A few weeks ago, I attended a two-day drumming course, delivered by the inspirational Ray Watters. Ray is a drummer and a person-centred counsellor. He has the perfect mix of skills for working therapeutically with people with dementia and family carers.
Ray is the founder of Drum with Us. He runs workshops throughout the UK for a wide range of participants, including people with disabilities and mental health difficulties.
Ray has worked with a number of dementia support groups that I’m involved with, delivering participatory drumming workshops, enabling communication without words, encouraging expression of emotions and creating fun and enjoyment.
These sessions always generate a positive response. This was the reaction of one family carer, following a recent workshop:
“We loved, loved, loved the drumming last night. We talked about it all the way home, and again today at the carers’ coffee morning. We would like to do it again. It has put us all on a high. Jim loved it too, he was captivated all the way through. Thank you so much and please give our appreciation to the drummer”
The training weekend that I attended was a ‘Rhythm2Recovery’ (R2R) course. Ray is a R2R trainer and the particular course that appealed to me was the R2R Therapeutic Rhythm Workshop This course equips learners to use drums and percussion instruments to strengthen therapeutic connections and explore the nature of relationships by means of rhythm exercises.
The participants on the course were from a range of backgrounds. The publicity made it clear that ‘no previous drumming experience was necessary’ and this statement gave me the confidence to register. There were several people there, like me, who were not musicians; their motivation to attend was borne out of professional caregiving interest. Ray’s inclusive approach made us all feel at home, and ‘held’ safely. The professional musicians brought their craft knowledge to the course in a much-appreciated way and those of us with therapeutic experiences contributed our knowledge and expertise too. The mix worked well, everyone felt that they could learn from each other.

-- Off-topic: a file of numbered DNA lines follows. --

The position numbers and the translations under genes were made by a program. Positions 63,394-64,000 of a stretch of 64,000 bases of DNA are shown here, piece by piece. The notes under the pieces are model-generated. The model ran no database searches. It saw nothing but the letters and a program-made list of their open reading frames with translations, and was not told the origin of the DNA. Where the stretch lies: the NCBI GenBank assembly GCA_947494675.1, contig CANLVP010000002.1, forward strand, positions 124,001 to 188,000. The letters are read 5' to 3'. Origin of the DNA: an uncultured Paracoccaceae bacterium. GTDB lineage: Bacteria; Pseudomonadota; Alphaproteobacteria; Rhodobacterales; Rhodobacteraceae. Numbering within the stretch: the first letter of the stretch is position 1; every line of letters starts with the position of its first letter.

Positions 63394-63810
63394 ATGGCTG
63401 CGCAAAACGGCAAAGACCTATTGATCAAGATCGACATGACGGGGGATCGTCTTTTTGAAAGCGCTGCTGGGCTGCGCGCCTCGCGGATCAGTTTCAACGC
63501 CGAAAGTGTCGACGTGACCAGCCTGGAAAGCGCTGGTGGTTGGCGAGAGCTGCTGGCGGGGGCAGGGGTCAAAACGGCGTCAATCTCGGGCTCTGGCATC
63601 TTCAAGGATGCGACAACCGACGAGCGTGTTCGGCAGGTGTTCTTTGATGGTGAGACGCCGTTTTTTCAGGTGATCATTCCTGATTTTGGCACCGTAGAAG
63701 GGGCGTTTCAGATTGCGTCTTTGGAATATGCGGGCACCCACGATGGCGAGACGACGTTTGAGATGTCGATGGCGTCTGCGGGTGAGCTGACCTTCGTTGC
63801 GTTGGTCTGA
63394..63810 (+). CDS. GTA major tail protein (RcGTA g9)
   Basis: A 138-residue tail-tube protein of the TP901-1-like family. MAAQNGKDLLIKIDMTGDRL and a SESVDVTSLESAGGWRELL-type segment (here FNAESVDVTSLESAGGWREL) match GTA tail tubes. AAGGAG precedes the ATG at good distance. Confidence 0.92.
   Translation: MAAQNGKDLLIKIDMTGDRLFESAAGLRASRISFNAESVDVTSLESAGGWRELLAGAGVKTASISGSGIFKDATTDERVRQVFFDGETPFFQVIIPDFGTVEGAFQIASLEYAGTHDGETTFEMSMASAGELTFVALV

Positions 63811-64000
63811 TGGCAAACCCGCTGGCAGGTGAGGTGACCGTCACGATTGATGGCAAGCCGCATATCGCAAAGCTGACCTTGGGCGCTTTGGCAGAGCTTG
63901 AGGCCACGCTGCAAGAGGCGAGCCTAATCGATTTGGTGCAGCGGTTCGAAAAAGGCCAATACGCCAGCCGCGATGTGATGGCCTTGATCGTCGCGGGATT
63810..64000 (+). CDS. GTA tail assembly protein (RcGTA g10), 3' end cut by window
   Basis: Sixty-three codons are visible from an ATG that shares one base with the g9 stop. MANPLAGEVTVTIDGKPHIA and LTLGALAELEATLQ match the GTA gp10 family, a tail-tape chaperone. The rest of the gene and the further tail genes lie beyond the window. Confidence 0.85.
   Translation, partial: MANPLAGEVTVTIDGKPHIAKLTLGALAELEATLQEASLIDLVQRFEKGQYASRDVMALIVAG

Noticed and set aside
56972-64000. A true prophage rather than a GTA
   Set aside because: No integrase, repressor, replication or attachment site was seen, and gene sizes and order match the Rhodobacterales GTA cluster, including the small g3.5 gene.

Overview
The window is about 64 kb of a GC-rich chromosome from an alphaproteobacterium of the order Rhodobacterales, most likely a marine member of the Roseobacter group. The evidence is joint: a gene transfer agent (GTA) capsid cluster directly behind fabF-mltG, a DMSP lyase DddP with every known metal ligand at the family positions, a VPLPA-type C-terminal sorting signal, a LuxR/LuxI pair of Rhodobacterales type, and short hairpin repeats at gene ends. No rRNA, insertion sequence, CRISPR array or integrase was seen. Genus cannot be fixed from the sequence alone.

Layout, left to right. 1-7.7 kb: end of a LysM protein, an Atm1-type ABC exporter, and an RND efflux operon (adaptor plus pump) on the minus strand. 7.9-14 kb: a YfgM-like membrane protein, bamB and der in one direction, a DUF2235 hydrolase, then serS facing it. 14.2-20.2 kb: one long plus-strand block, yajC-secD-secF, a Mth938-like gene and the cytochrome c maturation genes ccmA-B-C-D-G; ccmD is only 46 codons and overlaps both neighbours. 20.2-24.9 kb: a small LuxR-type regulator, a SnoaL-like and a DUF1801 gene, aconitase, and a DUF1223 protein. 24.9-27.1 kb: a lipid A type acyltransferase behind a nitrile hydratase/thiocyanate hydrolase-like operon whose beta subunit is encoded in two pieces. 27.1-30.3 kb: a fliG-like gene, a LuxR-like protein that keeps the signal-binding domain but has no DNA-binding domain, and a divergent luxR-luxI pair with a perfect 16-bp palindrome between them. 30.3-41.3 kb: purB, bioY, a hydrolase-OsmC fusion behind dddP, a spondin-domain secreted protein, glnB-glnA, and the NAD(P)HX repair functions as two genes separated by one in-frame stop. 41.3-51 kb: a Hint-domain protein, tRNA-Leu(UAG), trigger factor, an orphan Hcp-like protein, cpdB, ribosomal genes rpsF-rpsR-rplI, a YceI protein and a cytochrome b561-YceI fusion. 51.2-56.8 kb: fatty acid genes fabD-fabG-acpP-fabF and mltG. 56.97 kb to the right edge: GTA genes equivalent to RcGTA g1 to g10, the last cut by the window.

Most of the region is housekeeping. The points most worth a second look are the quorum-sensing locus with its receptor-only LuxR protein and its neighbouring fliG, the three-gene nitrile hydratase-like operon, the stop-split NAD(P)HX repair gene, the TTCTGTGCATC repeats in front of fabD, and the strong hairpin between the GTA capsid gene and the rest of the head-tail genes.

The course was enriching, challenging, refreshing and hopeful. I learned new skills, gathered resources to add to my kitbag and met some lovely people doing fascinating work.
Rhythm2Recovery was established by Simon Faulkner. There is a strong evidence-base for the model, which combines experiential rhythmic music with cognitive reflection, bringing about positive psychological and physiological outcomes.
The R2R approach is described in detail in Simon’s practical guide ‘Rhythm to Recover’ and a number of other publications articulate the application of the approach in practice.
I am keen to learn about other projects using drumming and percussion to improve the wellbeing of people living with dementia.
I met, today, with Lynn Kay from ‘Beat It Percussion’ who is pioneering ‘Drumming Together’ sessions with older people and people with dementia, based on the ‘Adjusting to Change’* model. Lynn plans to develop a ‘train the trainer’ programme for workshop leaders in the near future. Find out more about her work here.
Please let me know if you have experience of similar projects and approaches. You can contact me at firstname.lastname@example.org
*The ‘Adjusting to Change’ model was developed in the Netherlands by Professor Rose-Marie Dröes and is known in the Netherlands as the ‘Adaptation-Coping Model’. This model underpins the ‘Meeting Centres Support Programme UK’ which is the result of the MEETINGDEM study led by Professor Dawn Brooker at the Association for Dementia Studies at Worcester University.